In the U.S. approximately 53 percent of American dogs are crossbreeds or mongrels, and approximately 47 percent are "pure breeds".
To put it another way about 3,710,000 dogs of mixed ancestry, and approximately 3,290,000 "pure breed" dogs, are acquired every year.
Most of the "pure breeds" in the U.S. are not registered with the American Kennel Club (AKC) or anywhere else; they are simply matings of dogs that look to be purebred examples of their type.
In 2016, to pick a year, the AKC registered less that 500,000 pure bred dogs. To put it another way, AKC registrations represented about 15 percent of pure bred dogs and about 7 percent of all dogs acquired that year. Since 2006, the AKC has not, so far as I can tell, published counts by breed -- a way of hiding their collapsing registration numbers.
Assuming the same canine distribution as was evident in 2006 when breed count data was last reported, of the less than 500,000 pure bred dogs registered by the AKC in 2014, the top 10 breeds (out of 184 breeds total in 2015) represent a little over half of all dogs registered, while the bottom 50 breeds will represent less than 1.5 percent of all dogs registered.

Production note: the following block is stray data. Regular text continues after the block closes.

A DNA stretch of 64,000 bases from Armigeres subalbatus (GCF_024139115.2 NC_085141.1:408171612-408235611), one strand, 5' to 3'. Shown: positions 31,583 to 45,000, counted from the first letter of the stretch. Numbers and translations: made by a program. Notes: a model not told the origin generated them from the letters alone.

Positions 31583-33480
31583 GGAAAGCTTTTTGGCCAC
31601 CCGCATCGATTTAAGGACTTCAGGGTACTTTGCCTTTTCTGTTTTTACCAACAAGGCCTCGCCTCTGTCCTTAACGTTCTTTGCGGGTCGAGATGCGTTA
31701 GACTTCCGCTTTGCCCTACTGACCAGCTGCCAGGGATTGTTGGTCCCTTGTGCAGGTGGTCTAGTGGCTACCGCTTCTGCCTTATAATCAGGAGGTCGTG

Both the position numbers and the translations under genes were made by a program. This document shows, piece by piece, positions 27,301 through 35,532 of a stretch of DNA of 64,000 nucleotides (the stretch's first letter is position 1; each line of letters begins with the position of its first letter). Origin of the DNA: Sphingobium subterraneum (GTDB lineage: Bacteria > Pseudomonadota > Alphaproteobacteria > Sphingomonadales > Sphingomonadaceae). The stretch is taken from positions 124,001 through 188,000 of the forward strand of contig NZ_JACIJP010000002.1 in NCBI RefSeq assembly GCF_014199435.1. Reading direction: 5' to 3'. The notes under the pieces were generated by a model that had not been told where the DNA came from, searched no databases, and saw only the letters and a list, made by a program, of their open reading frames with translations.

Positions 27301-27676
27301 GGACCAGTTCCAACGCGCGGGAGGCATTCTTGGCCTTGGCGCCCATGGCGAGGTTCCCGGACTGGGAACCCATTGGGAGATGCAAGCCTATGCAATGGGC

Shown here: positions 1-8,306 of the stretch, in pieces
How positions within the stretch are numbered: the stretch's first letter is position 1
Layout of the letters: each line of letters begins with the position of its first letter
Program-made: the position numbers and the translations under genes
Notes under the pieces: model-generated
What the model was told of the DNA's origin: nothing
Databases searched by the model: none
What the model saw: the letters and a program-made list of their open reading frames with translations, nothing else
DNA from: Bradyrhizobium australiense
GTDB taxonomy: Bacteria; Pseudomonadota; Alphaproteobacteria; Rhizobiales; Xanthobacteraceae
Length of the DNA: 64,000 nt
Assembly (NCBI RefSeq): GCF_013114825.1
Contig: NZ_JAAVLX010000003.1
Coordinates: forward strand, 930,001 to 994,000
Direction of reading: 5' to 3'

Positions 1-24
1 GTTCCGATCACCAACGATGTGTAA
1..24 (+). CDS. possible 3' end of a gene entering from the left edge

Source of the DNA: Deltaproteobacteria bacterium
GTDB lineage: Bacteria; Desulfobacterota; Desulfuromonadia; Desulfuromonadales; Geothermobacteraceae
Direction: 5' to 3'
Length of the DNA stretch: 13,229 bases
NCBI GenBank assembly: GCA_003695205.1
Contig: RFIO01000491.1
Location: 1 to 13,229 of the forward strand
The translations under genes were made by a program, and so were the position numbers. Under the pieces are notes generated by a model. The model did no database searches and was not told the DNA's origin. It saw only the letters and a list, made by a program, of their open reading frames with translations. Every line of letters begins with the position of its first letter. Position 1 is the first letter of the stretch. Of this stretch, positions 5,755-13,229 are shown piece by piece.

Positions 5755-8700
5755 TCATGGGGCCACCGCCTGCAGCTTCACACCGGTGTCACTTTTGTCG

How do these numbers compare to the UK?
Not too far off.
It's estimated there was a total of 9.4 million dogs in the U.K. in 2010. A population of 9.4 million dogs will require a replacement cohort of about 1 million dogs a year, In 2010, the U.K. Kennel Club registered a total of 216,856 purebred dogs, so U.K. Kennel Club registrations are going to total about 22 percent of all dogs in the U.S.
The 20 most popular dog breeds in the U.K. Kennel Club account for 72% of total registrations, while the rarest 100 breeds account for only 2% of registrations -- a distribution very similar to what we see in the U.S.